Sunday Property Round-Up, October 8th

We have a quick round-up today as most of the commentary this week is speculation!  The big pre-budget story in all the broadsheets today is how Paschal Donohoe the finance minister will target large property owners in Tuesday’s budget.


Stephen O’Brien political editor of the Sunday Times has a lead story headed ‘Donohoe to hit property giants for extra €400 million’.


The current 2% stamp duty rate on commercial property transactions is set to increase by up to 4 points  “in an effort to steer construction capacity away from commercial development and into private housing “.


This is deemed necessary by political sources to finance what is expected to be at €3 billion capital investment in housing, roads and schools over the next four years.


The minister is expected to reveal a plan to sell up to €5 billion worth of state investments  currently held by the Ireland Strategic Investment Fund (ISIF) in order to provide finance for private sector housing developers.



 Iceberg in Georgian Dublin


Apparently contentious developer Johnny Ronan hopes to build a huge basement development under Fitzwilliam Square Terrace in Dublin 2.


The Sunday Times carries an image, or artists impression, of how Johnny Ronan’s planned basement development might look.


In many areas where high density is needed but skyscrapers have already been rejected by Dublin city council planners,  building basement developments might just be the solution the city centre needs. Other cities including London have seen a huge rise in basement developments despite local objections and concerns.   Building down is never a cheap solution rather it is an exceptionally expensive way to unlock already prime property values.


 Commercial property


Noting a frustrating year for local developers, Eithne Dunne writes that there is ” Nothing to broadcast for Dublin’s developers: apart from RTE’s  Blockbuster sale of part about the campus lack of sites means little action worth watching this year.”


Sites recently sold include the Palmyra collection of 20 houses on the 400 m² site in Galway which sold for €4 million, four acres in Malahide sold for excess of €2.25 million and 21.7 acres at Gormanstown Village, County Meath, which sold for €775,000.




Other property-related news


  • Justine McCarty writes that the ‘State prunes €17.2 million from annual rents bill’  after surrendering 375 boomtime leases for government departments and agencies.   These leases are in respect of office buildings that have gradually been replaced over the past eight years by 147 new leases with an annual rent bill of €27.6 million.


  • Davy, as IPO financial advisory firm to Glenveagh Properties, which is finalising plans to float in Dublin and London next Tuesday, stands to make €20 million in fees.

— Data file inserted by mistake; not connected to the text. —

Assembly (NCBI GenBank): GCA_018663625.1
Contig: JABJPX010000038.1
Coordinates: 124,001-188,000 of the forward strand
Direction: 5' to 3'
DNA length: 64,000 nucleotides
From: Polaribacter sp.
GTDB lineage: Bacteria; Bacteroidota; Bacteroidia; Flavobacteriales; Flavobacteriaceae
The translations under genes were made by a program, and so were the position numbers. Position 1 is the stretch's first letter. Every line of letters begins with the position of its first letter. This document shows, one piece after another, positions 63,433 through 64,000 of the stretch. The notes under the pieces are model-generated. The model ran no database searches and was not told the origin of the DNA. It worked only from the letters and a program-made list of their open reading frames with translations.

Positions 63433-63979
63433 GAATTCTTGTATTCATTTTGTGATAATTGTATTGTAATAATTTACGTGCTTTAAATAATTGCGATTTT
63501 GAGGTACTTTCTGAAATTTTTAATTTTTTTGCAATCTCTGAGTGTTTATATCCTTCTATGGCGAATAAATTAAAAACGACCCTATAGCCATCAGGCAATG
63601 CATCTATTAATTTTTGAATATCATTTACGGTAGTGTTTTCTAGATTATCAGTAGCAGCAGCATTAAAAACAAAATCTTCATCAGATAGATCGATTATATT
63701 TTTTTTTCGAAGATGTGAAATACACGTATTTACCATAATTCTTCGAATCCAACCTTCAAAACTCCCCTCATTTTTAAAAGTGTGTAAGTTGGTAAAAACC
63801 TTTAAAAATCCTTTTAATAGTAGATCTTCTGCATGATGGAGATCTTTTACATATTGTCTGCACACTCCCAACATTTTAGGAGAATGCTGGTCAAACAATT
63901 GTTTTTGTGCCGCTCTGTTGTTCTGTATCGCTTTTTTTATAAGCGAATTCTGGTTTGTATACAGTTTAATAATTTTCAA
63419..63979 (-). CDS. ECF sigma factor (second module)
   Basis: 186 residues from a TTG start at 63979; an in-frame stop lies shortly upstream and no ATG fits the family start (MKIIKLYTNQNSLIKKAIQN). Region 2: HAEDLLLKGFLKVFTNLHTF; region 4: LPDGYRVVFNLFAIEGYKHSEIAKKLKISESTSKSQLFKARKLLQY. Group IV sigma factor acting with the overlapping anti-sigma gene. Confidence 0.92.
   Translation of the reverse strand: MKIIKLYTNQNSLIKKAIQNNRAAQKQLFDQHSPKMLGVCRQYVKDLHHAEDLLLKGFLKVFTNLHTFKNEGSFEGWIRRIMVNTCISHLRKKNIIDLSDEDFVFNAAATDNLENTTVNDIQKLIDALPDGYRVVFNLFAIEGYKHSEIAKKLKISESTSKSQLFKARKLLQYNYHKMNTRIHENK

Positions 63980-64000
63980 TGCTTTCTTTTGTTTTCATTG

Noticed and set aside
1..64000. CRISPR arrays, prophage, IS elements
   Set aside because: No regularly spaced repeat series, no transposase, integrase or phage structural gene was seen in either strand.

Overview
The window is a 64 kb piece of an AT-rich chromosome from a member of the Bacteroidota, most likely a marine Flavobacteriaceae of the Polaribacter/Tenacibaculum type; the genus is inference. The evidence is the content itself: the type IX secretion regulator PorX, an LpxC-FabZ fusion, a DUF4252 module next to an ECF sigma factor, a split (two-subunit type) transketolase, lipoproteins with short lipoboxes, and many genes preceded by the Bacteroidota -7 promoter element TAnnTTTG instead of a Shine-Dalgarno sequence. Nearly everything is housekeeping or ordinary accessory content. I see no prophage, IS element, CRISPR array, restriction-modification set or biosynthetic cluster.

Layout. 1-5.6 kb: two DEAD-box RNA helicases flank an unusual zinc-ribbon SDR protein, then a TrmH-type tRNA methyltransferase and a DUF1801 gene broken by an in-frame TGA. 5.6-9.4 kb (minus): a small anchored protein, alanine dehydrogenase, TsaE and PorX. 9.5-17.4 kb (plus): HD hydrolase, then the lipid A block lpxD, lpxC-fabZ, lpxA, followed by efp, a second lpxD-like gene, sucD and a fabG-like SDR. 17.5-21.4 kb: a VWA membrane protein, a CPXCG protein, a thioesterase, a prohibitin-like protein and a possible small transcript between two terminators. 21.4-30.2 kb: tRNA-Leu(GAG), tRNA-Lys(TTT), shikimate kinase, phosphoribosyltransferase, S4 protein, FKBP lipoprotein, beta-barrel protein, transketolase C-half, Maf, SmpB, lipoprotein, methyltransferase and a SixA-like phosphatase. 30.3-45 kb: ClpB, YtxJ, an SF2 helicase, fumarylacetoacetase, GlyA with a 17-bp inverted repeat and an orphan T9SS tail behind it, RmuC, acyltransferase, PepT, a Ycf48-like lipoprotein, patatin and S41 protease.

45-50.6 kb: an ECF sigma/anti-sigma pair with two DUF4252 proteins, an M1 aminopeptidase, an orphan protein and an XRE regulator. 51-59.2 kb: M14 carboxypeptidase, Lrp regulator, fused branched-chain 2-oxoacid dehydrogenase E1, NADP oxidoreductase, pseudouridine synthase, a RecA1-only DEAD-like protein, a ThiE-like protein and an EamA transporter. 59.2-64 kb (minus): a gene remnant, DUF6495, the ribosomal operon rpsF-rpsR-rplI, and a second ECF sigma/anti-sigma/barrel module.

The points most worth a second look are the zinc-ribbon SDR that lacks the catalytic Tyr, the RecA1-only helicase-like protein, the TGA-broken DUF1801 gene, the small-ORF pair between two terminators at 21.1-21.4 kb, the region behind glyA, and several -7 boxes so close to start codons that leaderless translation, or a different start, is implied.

• In a similar vein, Paddy McKillen’s Hume Street Management Consultants  was paid a fee of €5.6 million by Maybourne Hotel Group last year in respect of management services.


  • The American fund loan star has sought permission to build a large housing development of 102 houses and 96 apartments  in Portmarnock, North Dublin.


  • Page 4 of the property supplement today includes a featured look at Shankill in South Dublin.


  • Lorcan Sirr writes about ‘Housing policy’s shaky foundations’  making reference to the Goodbody report last week, which further undermined housing delivery figures provided by the Department of housing in relation to new builds.  Instead of 14,932 new homes completed in 2016 (using ESB connections figures), there appears to have been the much lower figure of 5,377 – that’s quite a big discrepancy and highlights the need for a change in policy around collecting and using construction data.



The Construction Industry Federation is holding its Annual Conference on October 12th at Croke Park with An Taoiseach, the Housing Minister, international industry leaders and tech speakers on the future of the industry.  For bookings head to




Property Basecamp hosted a very successful proptech meet-up earlier this week, attracting industry professionals from property developers to tech developers and a few forward-thinking estate and letting agents!  Attendees benefits from great insights into the early days of;  including early rivalries, the competitive advantage of being small and agile, future of property portals etc.  Also, in chat afterwards we discovered that buyers are already trying to purchase Irish property with bitcoin – which led to more questions than answers re: citizenship restrictions and anti-money laundering compliance issues… We’ re currently researching this and would appreciate any legal/industry advice on this.  It was interesting to see property developers engage with tech developers and innovators directly  and, bluntly put, it showed the importance of estate agents up-skilling in order to stay relevant in the face of digitisation, automation and AI.

To keep up-to-date on all things tech and innovation for the planning, construction and property industries, head over to, the national resource website for innovators, investors and mentors.

We are down to our FINAL free mentoring session for #proptech start-ups  this month and the list for November and December is now open – after Christmas we will have dates in January, February and March before this CSR initiative ends, email for details.

Property Insiders Guide


Oak Tree Press is launching the new ebook series for the Irish property market this week, here is a sneak preview before the official launch:

Also, as regular readers will know, the Irish Property Buyers’ Handbook is being updated for 2018 and I would love to hear about any experiences in the market or new services, technology and trends for buyers.   As always, you are welcome to email me with any industry news and updates at

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